Facebook will be introducing a new version of its photo-sharing app, Instagram, for the use of children under the age of 13. According to an internal Instagram post made by Vishal Shah, the company’s Vice President of Product, and reported on by BuzzFeed News, Facebook will be ‘building a version of Instagram that allows people under the age of 13 to safely use Instagram for the first time’. Currently, Instagram’s terms of service prohibit users under the age of 13 from using the social media application.
The internal company post also announces that work on the new app will be overseen by Head of Instagram, Adam Mosseri, and led by Pavni Diwanji, a Vice President of Facebook.
In a statement given to The Guardian, a spokesperson for Facebook said: ‘We’re exploring bringing a parent-controlled experience to Instagram to help kids keep up with their friends, discover new hobbies and interests, and more’.
News of a new child-friendly version of Instagram has come after Facebook announced plans to implement additional safety measures for young users. The company will now prevent adults from messaging users under the age of 18 who do not follow them.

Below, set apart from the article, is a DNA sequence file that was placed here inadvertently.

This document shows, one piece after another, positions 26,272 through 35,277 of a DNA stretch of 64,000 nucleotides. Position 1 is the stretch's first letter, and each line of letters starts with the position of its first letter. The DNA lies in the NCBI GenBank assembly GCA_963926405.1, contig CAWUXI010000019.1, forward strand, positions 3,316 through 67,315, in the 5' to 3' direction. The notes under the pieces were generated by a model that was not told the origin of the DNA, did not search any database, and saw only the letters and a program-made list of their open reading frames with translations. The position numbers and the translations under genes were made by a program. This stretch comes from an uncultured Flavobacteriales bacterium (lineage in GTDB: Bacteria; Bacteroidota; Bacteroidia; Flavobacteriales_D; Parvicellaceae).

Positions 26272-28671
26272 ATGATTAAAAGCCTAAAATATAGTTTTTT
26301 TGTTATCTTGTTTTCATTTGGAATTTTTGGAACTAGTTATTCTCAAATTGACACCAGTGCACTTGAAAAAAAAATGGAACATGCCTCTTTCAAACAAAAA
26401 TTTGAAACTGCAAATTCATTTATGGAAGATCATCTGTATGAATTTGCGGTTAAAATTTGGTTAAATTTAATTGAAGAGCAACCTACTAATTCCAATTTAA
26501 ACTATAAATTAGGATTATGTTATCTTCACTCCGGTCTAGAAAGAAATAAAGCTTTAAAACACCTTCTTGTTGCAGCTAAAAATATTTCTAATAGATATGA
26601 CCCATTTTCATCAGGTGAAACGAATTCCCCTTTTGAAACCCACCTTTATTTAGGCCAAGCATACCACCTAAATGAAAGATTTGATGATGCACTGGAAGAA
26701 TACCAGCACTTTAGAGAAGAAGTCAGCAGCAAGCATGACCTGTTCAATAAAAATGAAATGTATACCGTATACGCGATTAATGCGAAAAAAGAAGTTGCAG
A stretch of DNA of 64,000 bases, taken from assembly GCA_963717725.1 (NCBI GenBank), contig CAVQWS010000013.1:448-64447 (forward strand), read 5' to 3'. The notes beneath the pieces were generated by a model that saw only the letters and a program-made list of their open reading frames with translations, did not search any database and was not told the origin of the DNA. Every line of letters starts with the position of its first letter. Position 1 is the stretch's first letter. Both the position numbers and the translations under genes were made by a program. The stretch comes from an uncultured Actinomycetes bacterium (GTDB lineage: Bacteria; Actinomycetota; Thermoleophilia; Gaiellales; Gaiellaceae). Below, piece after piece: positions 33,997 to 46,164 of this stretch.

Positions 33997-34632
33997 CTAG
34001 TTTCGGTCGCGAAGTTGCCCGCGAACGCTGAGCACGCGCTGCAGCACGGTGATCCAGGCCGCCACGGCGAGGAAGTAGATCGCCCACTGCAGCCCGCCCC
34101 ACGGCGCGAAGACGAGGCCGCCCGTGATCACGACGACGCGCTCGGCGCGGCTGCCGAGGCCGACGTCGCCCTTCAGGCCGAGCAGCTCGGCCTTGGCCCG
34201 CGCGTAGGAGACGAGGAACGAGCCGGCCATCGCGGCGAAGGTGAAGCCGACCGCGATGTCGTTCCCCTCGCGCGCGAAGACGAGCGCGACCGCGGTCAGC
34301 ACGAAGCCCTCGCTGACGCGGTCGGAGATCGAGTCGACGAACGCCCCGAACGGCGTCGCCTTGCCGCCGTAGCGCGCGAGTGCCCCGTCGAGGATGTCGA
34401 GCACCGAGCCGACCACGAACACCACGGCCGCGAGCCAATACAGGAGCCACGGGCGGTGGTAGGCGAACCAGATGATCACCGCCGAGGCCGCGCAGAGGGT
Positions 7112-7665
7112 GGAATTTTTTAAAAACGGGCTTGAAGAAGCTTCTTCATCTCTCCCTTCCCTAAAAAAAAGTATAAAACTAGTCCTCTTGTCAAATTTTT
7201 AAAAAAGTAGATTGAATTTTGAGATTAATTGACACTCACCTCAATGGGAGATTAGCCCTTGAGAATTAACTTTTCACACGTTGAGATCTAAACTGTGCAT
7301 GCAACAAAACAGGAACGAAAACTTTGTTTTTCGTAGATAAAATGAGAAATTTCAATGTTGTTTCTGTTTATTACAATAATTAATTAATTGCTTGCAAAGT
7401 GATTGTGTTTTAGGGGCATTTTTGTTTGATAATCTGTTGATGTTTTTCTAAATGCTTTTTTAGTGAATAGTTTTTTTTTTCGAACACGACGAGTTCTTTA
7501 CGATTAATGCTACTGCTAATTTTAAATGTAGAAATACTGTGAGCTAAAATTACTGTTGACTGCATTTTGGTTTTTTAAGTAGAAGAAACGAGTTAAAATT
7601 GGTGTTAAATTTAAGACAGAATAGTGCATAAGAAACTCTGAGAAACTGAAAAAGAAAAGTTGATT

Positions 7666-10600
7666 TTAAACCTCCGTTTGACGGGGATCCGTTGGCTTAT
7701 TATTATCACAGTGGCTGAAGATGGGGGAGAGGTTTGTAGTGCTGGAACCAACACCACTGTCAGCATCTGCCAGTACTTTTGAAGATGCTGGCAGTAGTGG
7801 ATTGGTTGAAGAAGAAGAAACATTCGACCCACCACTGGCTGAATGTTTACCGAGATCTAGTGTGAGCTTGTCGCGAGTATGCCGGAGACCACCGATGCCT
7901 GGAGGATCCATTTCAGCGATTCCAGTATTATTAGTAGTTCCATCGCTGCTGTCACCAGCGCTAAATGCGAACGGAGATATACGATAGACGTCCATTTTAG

As well as this, safety notices will be shown to teens when they are messaged by an adult who has sent numerous friend requests or messages to other underage users. Facebook will also obscure the profiles of teenagers, making it more difficult for adults to find and follow them using the search function on Instagram. When teenagers register for Instagram, they will be encouraged to put their profiles on private, which would prevent users who do not follow them from seeing their posts.
In 2019, the National Society for Prevention of Cruelty to Children (NSPCC) found that there had been a ‘200% rise in recorded instances in the use of Instagram to target and abuse children’. However, the above measures being introduced by Instagram and Facebook are intended to curtail and prevent any such abuse of children who are using their social media platforms.